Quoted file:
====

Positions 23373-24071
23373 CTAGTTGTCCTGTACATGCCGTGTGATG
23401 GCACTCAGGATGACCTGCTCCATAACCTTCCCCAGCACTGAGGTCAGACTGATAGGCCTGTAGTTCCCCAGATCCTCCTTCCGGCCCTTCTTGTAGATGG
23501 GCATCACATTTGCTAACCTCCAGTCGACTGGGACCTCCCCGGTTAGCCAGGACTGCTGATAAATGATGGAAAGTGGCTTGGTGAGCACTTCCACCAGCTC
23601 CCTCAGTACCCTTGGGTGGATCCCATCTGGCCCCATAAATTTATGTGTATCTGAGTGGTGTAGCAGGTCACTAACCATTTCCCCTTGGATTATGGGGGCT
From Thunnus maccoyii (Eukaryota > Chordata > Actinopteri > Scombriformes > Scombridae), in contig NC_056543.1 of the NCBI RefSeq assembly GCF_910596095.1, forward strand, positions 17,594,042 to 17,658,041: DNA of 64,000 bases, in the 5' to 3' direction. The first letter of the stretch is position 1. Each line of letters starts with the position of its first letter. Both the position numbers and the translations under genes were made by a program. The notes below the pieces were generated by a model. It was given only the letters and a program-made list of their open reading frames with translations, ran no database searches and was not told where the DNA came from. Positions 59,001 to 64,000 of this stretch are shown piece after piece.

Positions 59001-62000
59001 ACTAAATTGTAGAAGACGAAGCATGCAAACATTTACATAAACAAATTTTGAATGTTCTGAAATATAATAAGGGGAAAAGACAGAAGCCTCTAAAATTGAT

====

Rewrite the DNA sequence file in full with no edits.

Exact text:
Positions 23373-24071
23373 CTAGTTGTCCTGTACATGCCGTGTGATG
23401 GCACTCAGGATGACCTGCTCCATAACCTTCCCCAGCACTGAGGTCAGACTGATAGGCCTGTAGTTCCCCAGATCCTCCTTCCGGCCCTTCTTGTAGATGG
23501 GCATCACATTTGCTAACCTCCAGTCGACTGGGACCTCCCCGGTTAGCCAGGACTGCTGATAAATGATGGAAAGTGGCTTGGTGAGCACTTCCACCAGCTC
23601 CCTCAGTACCCTTGGGTGGATCCCATCTGGCCCCATAAATTTATGTGTATCTGAGTGGTGTAGCAGGTCACTAACCATTTCCCCTTGGATTATGGGGGCT
From Thunnus maccoyii (Eukaryota > Chordata > Actinopteri > Scombriformes > Scombridae), in contig NC_056543.1 of the NCBI RefSeq assembly GCF_910596095.1, forward strand, positions 17,594,042 to 17,658,041: DNA of 64,000 bases, in the 5' to 3' direction. The first letter of the stretch is position 1. Each line of letters starts with the position of its first letter. Both the position numbers and the translations under genes were made by a program. The notes below the pieces were generated by a model. It was given only the letters and a program-made list of their open reading frames with translations, ran no database searches and was not told where the DNA came from. Positions 59,001 to 64,000 of this stretch are shown piece after piece.

Positions 59001-62000
59001 ACTAAATTGTAGAAGACGAAGCATGCAAACATTTACATAAACAAATTTTGAATGTTCTGAAATATAATAAGGGGAAAAGACAGAAGCCTCTAAAATTGAT